Sunday, January 25, 2009

The Rise of Citizen Propaganda

My latest article in the Christian Science Monitor looks at how the recent war in Gaza played out online, where a fierce battle of its own was taking place.

Israel's decision to bar reporters from entering the Gaza Strip provided an opportunity for bloggers and other new media voices to fill the void. It also gave a chance for the new media ventures of mainstream media organizations, especially Al Jazeera, to come into their own.

At the same time, elements of the online war over Gaza provided another example of the rise of what some are calling "citizen propaganda." As Ethan Zuckerman, a research fellow at the Berkman Center for Internet and Society at Harvard University, puts it: "Rather than becoming the cafe of the world, where we interact on common ground, the Net has become a very effective place to rally people to your own cause and try to coordinate their actions."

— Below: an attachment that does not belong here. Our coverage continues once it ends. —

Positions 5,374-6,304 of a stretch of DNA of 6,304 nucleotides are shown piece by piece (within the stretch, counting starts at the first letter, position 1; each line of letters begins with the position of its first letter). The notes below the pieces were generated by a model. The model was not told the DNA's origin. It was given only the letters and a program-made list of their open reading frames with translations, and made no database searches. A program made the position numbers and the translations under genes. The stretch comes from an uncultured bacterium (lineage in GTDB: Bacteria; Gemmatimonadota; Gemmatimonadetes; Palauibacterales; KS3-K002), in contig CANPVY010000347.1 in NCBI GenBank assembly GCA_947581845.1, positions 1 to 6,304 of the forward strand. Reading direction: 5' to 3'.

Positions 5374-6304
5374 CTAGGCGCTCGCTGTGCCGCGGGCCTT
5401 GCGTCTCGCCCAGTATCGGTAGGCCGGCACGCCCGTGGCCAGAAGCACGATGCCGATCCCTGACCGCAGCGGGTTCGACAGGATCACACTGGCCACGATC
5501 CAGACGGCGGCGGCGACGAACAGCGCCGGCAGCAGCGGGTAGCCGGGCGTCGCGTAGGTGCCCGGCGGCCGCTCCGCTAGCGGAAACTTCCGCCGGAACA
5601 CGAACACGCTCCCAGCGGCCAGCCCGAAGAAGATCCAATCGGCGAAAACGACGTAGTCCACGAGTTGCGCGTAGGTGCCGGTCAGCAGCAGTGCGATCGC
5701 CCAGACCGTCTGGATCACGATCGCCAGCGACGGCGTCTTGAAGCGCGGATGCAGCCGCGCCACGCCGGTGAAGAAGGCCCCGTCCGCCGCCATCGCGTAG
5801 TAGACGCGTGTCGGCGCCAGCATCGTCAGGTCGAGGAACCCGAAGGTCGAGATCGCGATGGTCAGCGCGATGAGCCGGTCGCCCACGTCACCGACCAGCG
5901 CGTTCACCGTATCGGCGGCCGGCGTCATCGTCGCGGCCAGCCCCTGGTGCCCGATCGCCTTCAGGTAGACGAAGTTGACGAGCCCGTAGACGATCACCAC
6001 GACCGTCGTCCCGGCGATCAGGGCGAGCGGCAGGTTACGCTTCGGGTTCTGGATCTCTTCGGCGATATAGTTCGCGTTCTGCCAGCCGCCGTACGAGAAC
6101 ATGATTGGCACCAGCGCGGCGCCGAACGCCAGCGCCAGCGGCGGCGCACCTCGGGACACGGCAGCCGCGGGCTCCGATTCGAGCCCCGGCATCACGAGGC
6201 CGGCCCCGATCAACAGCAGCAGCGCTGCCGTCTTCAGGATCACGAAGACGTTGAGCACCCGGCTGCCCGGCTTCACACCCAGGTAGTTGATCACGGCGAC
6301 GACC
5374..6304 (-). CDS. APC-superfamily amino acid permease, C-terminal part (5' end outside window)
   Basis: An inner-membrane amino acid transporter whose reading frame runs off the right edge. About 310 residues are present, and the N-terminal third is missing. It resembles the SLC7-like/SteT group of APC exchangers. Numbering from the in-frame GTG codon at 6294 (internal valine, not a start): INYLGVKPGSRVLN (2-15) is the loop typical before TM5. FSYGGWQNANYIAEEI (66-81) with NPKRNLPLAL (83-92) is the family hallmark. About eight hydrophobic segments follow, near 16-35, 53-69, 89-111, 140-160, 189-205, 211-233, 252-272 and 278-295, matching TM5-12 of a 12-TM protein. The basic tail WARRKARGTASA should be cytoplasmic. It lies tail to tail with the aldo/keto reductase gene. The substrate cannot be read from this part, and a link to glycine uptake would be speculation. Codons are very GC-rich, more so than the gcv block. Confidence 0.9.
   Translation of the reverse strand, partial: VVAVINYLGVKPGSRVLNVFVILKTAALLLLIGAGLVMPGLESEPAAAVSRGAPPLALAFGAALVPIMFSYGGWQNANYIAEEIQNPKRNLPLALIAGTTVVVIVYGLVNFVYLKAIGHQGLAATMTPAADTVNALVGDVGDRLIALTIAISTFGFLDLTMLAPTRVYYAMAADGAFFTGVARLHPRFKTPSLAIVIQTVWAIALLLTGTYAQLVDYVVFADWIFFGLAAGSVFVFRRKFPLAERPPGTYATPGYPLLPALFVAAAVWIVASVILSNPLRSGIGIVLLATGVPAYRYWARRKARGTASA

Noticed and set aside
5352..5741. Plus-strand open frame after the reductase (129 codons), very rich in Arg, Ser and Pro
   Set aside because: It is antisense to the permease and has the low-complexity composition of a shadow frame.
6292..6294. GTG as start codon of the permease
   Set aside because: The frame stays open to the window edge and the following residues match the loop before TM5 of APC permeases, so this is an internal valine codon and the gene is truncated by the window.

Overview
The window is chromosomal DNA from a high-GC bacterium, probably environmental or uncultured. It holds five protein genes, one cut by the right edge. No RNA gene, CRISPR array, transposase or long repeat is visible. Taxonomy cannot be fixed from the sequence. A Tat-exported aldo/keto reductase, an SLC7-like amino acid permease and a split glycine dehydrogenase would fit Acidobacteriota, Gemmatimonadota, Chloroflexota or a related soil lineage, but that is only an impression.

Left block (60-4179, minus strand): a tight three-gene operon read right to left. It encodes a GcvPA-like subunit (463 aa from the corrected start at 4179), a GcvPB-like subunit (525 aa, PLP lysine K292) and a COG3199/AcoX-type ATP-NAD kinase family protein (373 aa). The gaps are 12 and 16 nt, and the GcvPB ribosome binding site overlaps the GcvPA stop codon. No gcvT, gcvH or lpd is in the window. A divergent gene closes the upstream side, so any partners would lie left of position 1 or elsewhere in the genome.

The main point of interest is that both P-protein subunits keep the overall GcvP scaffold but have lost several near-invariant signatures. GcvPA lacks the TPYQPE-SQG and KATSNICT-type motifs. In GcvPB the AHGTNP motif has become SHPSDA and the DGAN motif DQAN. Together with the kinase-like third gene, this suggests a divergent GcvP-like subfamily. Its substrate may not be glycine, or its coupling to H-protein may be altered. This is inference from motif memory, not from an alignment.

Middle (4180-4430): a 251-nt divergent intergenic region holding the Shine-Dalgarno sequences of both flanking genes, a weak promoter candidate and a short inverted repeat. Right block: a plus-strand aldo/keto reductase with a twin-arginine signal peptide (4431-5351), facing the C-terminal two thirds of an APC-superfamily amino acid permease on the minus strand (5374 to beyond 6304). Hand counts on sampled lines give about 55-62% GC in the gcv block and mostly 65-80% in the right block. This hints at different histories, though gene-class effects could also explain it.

Zuckerman said something very similar happened last summer's conflict between Russia and Georgia. "I think what has become really interesting is that in an era when you have armed conflict between states, you now have people online looking to see how [they] can become part of that conflict without leaving their computers," he says.

For more background, take a look at this article by Riyaad Minty, a new media analyst at Al Jazeera.

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